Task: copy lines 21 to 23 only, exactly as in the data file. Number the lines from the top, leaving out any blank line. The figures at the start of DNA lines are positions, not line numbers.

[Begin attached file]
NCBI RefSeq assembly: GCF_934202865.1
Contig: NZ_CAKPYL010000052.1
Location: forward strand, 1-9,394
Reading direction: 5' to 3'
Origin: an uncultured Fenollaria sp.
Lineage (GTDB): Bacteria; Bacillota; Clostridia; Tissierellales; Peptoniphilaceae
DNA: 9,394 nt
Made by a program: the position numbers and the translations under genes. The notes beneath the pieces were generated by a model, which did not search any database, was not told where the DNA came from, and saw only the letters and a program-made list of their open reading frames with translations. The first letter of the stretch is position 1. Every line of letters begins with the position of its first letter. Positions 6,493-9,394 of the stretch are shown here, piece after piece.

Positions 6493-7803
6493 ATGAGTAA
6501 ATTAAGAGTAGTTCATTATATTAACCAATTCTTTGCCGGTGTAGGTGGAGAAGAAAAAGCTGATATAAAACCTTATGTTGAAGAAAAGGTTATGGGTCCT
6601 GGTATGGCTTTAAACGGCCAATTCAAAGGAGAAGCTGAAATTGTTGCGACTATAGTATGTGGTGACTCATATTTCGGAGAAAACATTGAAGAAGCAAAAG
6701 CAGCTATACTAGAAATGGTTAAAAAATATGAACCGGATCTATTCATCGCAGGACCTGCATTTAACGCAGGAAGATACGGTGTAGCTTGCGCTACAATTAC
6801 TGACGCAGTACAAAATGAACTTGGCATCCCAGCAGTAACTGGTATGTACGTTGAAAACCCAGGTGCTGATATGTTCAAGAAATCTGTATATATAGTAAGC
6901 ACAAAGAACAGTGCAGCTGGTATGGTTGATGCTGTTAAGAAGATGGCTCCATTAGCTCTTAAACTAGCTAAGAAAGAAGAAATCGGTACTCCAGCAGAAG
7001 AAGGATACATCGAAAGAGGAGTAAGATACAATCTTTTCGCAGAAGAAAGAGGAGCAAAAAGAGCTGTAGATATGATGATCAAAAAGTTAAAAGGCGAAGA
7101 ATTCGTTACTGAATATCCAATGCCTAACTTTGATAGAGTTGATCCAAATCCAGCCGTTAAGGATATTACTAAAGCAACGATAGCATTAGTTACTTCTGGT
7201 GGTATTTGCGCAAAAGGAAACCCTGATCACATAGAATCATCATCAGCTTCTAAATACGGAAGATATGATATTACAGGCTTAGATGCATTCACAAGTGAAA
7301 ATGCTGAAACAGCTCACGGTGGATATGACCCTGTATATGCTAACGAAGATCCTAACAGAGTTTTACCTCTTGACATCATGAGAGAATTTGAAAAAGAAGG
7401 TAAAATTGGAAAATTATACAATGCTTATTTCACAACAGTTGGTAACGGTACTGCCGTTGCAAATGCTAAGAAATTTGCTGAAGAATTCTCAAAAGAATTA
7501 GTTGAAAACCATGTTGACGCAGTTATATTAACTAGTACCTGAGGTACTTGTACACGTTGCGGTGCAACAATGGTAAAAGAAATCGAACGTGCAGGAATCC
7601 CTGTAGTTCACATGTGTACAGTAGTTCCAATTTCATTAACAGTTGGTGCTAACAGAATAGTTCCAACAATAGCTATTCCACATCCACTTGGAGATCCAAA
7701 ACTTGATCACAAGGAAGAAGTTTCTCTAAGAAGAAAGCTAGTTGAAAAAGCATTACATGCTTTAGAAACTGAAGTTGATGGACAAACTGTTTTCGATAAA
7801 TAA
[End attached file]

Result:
7501 GTTGAAAACCATGTTGACGCAGTTATATTAACTAGTACCTGAGGTACTTGTACACGTTGCGGTGCAACAATGGTAAAAGAAATCGAACGTGCAGGAATCC
7601 CTGTAGTTCACATGTGTACAGTAGTTCCAATTTCATTAACAGTTGGTGCTAACAGAATAGTTCCAACAATAGCTATTCCACATCCACTTGGAGATCCAAA
7701 ACTTGATCACAAGGAAGAAGTTTCTCTAAGAAGAAAGCTAGTTGAAAAAGCATTACATGCTTTAGAAACTGAAGTTGATGGACAAACTGTTTTCGATAAA